“Demand may not yet be fully reflected in sales figures due to semiconductor supply constraints resulting in production cuts for specific models and delays in new launches,” Mr. Chowdhury.
Several car models have customer wait times ranging from one to four months, according to an Emkay study.
Vivek Kumar, analyst at JM Financial Institutional Securities, states that “the [semiconductor shortage] is unlikely to resolve completely by the end of the second half of this year ”.
There are other issues that could affect car sales in India in the future.
Mr Gandhi said that in addition to “potential threats from disruptions on the supply side … [the] vehicle cost due to commodity price inflation ‘, could also have an impact on the recovery.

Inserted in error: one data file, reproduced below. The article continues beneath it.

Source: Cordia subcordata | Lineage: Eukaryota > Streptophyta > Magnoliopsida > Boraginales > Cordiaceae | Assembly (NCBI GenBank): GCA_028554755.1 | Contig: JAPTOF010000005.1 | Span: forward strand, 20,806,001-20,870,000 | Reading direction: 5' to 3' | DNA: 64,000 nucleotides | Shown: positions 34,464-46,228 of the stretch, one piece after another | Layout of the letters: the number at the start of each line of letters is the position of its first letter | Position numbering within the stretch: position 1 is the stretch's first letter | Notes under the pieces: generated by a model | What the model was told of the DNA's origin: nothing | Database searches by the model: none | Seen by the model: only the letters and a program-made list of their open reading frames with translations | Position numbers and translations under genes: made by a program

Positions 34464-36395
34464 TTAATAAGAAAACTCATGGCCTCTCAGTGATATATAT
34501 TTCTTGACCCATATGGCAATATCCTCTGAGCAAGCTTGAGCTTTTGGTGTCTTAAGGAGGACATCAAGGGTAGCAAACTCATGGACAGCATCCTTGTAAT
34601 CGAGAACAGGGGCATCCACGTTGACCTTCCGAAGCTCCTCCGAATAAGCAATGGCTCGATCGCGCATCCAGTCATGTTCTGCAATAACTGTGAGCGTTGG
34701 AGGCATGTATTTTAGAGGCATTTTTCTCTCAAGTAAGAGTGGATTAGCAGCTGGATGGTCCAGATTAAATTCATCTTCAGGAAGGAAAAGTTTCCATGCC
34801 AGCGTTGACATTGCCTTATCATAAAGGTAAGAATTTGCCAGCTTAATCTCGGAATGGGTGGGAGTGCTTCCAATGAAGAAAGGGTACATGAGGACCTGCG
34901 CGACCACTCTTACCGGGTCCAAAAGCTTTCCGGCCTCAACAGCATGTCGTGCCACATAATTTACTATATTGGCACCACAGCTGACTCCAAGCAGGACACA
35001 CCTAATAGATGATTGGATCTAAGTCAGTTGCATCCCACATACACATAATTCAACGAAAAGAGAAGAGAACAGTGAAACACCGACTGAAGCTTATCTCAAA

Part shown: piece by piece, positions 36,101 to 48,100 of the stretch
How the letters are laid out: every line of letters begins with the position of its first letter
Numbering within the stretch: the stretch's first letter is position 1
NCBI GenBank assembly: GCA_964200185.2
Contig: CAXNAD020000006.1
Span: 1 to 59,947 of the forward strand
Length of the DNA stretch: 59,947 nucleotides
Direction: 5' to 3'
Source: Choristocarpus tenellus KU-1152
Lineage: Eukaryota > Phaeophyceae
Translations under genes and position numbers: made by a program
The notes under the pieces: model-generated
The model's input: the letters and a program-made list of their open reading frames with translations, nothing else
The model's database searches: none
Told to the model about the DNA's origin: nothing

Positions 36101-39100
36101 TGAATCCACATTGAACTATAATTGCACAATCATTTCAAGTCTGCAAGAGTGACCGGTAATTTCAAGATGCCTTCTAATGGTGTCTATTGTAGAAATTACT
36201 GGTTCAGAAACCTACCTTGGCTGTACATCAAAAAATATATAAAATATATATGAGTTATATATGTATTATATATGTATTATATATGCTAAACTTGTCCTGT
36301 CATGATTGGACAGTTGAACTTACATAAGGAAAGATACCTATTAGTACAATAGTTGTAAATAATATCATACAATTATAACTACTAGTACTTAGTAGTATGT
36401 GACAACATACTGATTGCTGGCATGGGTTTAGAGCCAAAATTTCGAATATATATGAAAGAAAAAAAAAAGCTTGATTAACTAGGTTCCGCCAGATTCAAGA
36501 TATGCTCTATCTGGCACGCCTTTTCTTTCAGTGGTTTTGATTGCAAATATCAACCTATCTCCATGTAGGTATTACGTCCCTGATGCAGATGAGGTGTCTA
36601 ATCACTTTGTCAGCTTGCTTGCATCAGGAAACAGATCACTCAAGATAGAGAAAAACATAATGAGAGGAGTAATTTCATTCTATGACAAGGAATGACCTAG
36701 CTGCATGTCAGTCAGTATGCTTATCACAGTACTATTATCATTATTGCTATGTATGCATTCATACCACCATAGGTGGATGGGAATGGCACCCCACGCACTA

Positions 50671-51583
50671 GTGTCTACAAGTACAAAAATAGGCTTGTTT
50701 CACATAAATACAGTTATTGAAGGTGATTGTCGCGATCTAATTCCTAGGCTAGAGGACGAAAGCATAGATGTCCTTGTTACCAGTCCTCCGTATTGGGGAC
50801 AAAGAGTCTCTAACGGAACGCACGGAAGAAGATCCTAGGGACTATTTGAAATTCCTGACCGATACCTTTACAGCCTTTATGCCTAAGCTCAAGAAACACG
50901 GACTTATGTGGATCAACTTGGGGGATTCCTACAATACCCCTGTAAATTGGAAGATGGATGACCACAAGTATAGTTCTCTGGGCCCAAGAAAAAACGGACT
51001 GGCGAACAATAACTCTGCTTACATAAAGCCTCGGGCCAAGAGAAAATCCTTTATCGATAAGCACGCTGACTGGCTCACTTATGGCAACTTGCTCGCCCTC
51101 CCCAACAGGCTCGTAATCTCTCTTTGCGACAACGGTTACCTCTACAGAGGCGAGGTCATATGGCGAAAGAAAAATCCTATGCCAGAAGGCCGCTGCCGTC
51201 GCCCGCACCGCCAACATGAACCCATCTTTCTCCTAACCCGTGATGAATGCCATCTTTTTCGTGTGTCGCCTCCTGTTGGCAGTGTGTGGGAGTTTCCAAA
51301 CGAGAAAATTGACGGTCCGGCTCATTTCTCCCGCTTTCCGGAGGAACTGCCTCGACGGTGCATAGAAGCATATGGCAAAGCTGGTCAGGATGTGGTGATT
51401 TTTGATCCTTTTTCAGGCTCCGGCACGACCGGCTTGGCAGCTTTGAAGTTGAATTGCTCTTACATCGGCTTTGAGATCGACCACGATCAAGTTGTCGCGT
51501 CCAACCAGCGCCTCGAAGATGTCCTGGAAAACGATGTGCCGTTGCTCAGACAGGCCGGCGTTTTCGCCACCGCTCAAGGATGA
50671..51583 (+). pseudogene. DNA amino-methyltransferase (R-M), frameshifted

In the longer term, automakers also face the challenge of having to adapt more and more as the government has ambitions to push the country to use electric vehicles. But factors such as the lack of charging infrastructure in India mean that this policy is slow to take off.
“The electrification of the Indian passenger vehicle industry appears to be at least three to five years away, given the [high] median selling price, ”says Gandhi.
In the short term, if Covid-19 cases continue to rise, there is a risk that it will derail the recovery of India’s auto sector, analysts warn. Parts of the country have already put in place new coronavirus restrictions, and any new widespread and prolonged lockdown restrictions could impact the operations and sales of automakers.
“The sharp increase in Covid-19 cases since mid-February 2021 and the impact of any strict containment measure on businesses are the main threats to the infant. [consumer] demand picks up, ”says Crisil Ratings, part of S&P Global, in a new report.